Wednesday, February 16, 2011

About a bird

I've decided to start twittering. Or is it tweeting? Using twitter? Whatever. Mostly it's because I want to work on being more succinctly witty, but really so I can round out my calendar, which between me and my husband includes directing a middle-school production of Willy Wonka and creating 900 hanging baskets next week. Spotty, right? Like, maybe it's time to re-up your candystriping contract, log some more volunteer hours or something is what you're saying? I hear you. Enter Twitter; you can follow me here and feel better about my schedule in the process: I am now spread sufficiently thin.

Speaking of little blue birds, there's a little something I've been over-thinking lately. It's my go-to, dead-of-night piece of anxiety rawhide. The worry chew-toy I refuse to put down, no matter how many sheep I count or to what great lengths I extend the fantasy that if I move a single muscle the Gestapo will find me in my hiding place. Please tell me that you use this technique in battling your own insomnia? Holding as still as humanly possible under threat of being discovered in your annex? No? Well fine, then. You all just go on being normal while I admit my idiosyncrasies in embarrassing detail on the internet.

This is important, though--a couple of moves back, while all our worldly goods were in storage and we were in that awful limbo, I started to get really anxious about some of the more precious things I either a) hadn't packed myself, b) didn't remember packing at all, or c) knew I had packed but forgotten where, etc. You know, the kind of questions that cannot be resolved across 500 miles. I'd lie awake pondering their whereabouts, then in the morning poll my husband. Did he think they were still there? Of course he did. Did he think that I'd be able to find them again someday or were they gone forever? Of course you'll find them, he said. I suffered quietly through my uncertainty, trusting eventually that when things were shaken out and sifted, I'd find what I was looking for. It was a blind faith, really, based on no solid evidence whatsoever. Just hope: there could be no other possible outcome.

Of course, I didn't know that my belongings were being plundered by mice this entire time, did I?

Still, even after I found out about the raping and pillaging at the hands of angry rodents,  I somehow thought there were things of mine that wouldn't be touched, among them:

my Allison Krauss cd
my vintage opal cocktail ring
and, mostly:
my tiny ceramic bird. It was speckled, and blue, and had been broken in every single move, no matter how well-wrapped. I can't remember where I got it, just that it sat on the window-sill of every house we've lived in, having been glued together-what, like...four times? Maybe five? In the words of that darling childrens'-book character Eloise, it was my mostly companion.

See, when you move so much, there is so much re-imagining of your life that takes place. You are always packing or unpacking, whether in your mind or in the light of day, trying to make where you are feel like home. And sometimes it doesn't. For me, it often didn't-that's why I loved this bird. In the first few days of settling in to any new space, Joshua would present it, freshly repaired, to me, and we would place it in a spot where we could see it daily.  It was familiar; constant. It sounds cliche: pieced-together bluebird as metaphor for life? My heart?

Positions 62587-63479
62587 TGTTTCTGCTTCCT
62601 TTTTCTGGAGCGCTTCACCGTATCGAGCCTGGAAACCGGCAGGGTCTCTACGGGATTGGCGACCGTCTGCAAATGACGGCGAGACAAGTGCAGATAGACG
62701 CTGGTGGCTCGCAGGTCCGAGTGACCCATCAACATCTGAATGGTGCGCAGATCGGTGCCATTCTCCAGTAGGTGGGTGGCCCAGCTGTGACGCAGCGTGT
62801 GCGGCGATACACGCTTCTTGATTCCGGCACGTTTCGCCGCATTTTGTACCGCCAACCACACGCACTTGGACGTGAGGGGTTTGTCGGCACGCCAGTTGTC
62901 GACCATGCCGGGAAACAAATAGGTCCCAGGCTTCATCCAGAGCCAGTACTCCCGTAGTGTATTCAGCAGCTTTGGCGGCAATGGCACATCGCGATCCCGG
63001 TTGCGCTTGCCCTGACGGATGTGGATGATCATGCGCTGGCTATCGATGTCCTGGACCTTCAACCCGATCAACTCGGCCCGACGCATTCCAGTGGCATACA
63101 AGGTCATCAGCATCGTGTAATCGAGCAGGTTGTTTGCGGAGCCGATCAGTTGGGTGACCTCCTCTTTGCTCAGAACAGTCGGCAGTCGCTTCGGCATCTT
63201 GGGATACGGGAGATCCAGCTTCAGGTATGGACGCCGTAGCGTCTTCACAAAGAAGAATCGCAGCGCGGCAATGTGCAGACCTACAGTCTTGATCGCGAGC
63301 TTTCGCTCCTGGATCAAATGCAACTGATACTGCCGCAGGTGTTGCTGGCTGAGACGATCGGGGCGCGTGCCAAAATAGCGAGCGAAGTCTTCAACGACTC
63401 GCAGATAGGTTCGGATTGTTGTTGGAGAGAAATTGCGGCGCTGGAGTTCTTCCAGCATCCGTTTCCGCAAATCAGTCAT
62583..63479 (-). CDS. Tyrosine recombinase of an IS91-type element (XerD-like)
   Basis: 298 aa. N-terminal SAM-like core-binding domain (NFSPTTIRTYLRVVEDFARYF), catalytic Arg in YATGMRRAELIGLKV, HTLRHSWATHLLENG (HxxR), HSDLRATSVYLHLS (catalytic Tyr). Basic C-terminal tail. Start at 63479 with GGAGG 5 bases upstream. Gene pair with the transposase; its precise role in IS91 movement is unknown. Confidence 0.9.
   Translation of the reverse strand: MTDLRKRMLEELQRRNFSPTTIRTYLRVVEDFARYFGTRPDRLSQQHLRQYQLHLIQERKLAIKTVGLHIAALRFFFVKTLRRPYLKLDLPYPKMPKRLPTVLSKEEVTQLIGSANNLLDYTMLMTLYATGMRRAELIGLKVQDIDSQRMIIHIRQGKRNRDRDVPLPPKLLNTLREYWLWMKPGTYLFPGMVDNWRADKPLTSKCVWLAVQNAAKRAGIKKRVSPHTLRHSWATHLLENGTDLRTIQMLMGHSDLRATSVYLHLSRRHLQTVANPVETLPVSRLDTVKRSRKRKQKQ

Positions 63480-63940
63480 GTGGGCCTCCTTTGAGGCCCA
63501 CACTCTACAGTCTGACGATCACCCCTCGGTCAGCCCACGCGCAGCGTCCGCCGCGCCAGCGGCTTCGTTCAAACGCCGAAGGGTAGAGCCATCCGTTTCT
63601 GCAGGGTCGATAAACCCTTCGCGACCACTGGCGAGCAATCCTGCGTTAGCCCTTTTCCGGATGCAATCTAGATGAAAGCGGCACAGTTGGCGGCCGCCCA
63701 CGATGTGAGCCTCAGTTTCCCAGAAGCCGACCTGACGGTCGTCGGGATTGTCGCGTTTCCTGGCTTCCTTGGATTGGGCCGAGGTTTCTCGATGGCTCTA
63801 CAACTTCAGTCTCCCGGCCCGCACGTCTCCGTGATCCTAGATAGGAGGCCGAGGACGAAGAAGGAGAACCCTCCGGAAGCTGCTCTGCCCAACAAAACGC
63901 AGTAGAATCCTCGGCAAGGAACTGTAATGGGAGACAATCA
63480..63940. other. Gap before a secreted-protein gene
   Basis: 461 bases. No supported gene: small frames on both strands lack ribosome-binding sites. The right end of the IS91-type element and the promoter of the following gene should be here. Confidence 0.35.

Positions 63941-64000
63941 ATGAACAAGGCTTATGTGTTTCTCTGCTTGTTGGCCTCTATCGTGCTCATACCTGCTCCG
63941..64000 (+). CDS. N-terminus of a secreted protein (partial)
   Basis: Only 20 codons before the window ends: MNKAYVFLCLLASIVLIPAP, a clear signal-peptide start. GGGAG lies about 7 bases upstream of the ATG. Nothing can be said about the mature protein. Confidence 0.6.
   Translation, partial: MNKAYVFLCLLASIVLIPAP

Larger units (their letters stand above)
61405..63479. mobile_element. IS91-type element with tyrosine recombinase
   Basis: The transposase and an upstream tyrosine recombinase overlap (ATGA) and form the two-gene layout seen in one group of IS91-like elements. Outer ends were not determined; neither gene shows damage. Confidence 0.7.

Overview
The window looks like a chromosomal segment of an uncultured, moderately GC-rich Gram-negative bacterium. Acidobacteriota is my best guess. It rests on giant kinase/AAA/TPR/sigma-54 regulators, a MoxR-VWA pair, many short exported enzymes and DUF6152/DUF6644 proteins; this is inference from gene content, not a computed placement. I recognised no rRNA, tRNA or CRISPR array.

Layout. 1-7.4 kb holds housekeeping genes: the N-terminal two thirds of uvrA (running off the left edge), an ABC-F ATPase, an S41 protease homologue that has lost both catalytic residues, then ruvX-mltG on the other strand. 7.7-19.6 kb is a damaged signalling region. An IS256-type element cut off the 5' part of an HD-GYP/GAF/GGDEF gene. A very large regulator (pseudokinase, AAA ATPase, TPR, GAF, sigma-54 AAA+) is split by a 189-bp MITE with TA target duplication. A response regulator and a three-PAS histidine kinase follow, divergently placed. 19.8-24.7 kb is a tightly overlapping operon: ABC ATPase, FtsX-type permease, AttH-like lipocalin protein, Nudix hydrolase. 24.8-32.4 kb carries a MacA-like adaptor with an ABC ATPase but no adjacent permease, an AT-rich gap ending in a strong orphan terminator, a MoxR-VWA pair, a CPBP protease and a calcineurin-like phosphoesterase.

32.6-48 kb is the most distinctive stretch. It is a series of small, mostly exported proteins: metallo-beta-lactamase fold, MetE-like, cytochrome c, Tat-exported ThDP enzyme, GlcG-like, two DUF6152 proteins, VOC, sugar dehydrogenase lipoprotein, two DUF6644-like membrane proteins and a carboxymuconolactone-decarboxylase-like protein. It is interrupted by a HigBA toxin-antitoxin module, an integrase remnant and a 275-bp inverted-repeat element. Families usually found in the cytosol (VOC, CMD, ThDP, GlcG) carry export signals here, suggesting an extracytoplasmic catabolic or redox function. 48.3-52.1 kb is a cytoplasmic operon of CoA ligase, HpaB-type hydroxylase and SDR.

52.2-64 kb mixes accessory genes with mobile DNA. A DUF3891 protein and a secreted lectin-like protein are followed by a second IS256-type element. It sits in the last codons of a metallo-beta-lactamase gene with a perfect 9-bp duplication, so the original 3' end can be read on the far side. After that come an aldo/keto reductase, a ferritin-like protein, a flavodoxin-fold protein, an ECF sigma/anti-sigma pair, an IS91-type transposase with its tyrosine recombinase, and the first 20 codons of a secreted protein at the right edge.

Is it lost forever? We've been in our latest place now since July, and I've just about given up. There is nowhere left to look, and a million places to look. I hate to think it got thrown out by mistake in all the post-mouse cleanup, and I'm not spiritually elevated enough to get any joy from imagining one of my grandchildren finding it in the dump someday in a my-heart-will-go-on sort-of scenario. I want it now. After all the ground we've covered---literal and figurative--it seems absurd that we'd lose something so essential, especially when you consider how many worthless trinkets survived the passage with nary a scratch.  Take, for instance, my collection of paper cocktail umbrellas. They're just fine.

This whole situation makes me feel just like a kid. Maybe I should make a lost poster like my son once did for a wayward stuffed animal and hang it up in the unlikely event of a sighting? Bluebird, I am sending out an S.O.S right now. Won't you come home?

*I wrote this a week ago-and so far, I've tweeted once, but the plays were performed and the first round of flowers is almost completely planted. My bird is still out there somewhere.  For now, I am only mildly appeased by this other bird, which is sweet but also slightly taxiderm-ish due to its real feathers. Ew?


Hen Jen said...

I know the feeling, now that you've put it into words. I hope you find your blue bird soon.

I have a clear-blue-glass bluebird on my kitchen window sill. I call it my bluebird of happiness. The very day I bought it and reached up to put it on the window sill, I dropped it and broke off the tail. Dh and I laughed at the irony, that I could break my blue-bird of happiness. eh, it happens!

kstroess said...

i am with you- mark's dad gave me a little owl that mark's grandmother brought with her from switzerland when she was 20. it has sat on every kitchen windowsill i've had. the consistency has helped me, too.

i sure hope it resurfaces, preferably free of mouse-y-ness :)

and also, i sort of like the taxidermy bird, feathers and all.

Deborah said...

I know your actual bird could never be replaced, but: have you seen the lovely birds they currently have at Anthro?? They're just what I've been craving. Nearly bought one the other day, but didn't realize it was going to be for you.

Carmen said...

PLEASE write some more! I miss your blog!!!